How are the lesions of chronic stasis dermatitis characterized?

Updated: Mar 27, 2020
  • Author: Scott L Flugman, MD; Chief Editor: Dirk M Elston, MD  more...
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Answer

In long-standing lesions, lichenification and hyperpigmentation may occur as a consequence of chronic scratching and rubbing. In addition, patients with chronic stasis dermatitis can show changes, such as skin induration, that may progress to lipodermatosclerosis (with the classic inverted champagne bottle appearance). [28]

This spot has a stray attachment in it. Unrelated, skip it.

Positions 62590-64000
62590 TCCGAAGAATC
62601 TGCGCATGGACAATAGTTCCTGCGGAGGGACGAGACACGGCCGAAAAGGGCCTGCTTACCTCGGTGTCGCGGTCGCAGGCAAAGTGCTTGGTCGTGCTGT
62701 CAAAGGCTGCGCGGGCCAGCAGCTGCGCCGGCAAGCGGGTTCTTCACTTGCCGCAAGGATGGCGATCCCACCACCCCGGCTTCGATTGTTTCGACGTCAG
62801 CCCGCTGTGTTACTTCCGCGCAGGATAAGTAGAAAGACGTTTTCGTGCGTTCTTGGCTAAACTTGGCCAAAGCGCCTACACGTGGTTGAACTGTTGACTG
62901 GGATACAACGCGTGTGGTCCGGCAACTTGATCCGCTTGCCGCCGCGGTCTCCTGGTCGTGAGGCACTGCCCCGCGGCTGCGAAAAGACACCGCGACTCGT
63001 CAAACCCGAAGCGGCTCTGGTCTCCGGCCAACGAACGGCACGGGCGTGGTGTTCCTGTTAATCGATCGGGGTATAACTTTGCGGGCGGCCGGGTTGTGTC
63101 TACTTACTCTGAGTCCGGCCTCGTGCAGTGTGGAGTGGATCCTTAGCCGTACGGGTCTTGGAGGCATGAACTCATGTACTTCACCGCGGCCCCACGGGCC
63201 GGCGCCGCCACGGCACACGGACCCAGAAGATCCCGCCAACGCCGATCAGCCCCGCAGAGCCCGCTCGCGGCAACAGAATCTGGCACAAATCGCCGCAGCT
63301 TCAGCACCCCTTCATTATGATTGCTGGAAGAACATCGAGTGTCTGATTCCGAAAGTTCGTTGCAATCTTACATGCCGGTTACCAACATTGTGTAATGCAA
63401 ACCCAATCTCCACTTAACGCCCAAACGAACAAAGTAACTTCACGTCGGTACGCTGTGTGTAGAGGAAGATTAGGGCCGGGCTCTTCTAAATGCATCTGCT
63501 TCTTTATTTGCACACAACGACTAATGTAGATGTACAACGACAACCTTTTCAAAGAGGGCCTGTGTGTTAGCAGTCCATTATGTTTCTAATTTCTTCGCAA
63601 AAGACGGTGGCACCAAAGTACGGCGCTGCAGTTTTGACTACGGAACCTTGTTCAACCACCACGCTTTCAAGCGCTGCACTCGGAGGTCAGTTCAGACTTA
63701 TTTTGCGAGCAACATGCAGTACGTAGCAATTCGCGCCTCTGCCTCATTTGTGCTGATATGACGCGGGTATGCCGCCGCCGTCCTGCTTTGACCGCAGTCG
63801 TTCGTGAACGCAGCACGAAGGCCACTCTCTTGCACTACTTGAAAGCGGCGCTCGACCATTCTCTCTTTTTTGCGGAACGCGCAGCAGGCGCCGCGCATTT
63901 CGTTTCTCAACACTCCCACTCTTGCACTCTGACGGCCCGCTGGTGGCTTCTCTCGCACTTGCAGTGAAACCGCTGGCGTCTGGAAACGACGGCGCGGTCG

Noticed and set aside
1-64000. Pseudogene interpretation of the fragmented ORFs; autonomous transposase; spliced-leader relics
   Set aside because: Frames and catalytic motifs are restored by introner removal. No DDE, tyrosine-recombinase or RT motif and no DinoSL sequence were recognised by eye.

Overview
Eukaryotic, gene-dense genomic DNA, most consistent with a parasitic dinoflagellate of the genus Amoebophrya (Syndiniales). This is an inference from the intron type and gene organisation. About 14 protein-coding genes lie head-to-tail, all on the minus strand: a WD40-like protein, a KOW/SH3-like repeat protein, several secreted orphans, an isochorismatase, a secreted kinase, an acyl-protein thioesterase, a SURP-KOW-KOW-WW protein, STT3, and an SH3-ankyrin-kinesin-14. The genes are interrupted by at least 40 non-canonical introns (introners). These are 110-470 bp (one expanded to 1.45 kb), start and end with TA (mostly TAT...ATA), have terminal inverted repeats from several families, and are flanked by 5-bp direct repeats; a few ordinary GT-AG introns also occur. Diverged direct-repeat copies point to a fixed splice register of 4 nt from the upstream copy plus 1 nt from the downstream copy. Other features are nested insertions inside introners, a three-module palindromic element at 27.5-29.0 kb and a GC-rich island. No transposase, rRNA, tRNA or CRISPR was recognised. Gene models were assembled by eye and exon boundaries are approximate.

Another unique feature sometimes seen in chronic stasis dermatitis is the development of violaceous plaques and nodules on the legs and the dorsal part of the feet. These lesions frequently undergo painful ulceration and can be clinically indistinguishable from classic Kaposi sarcoma. This clinical appearance has led this entity to be called pseudo–Kaposi sarcoma or acroangiodermatitis.


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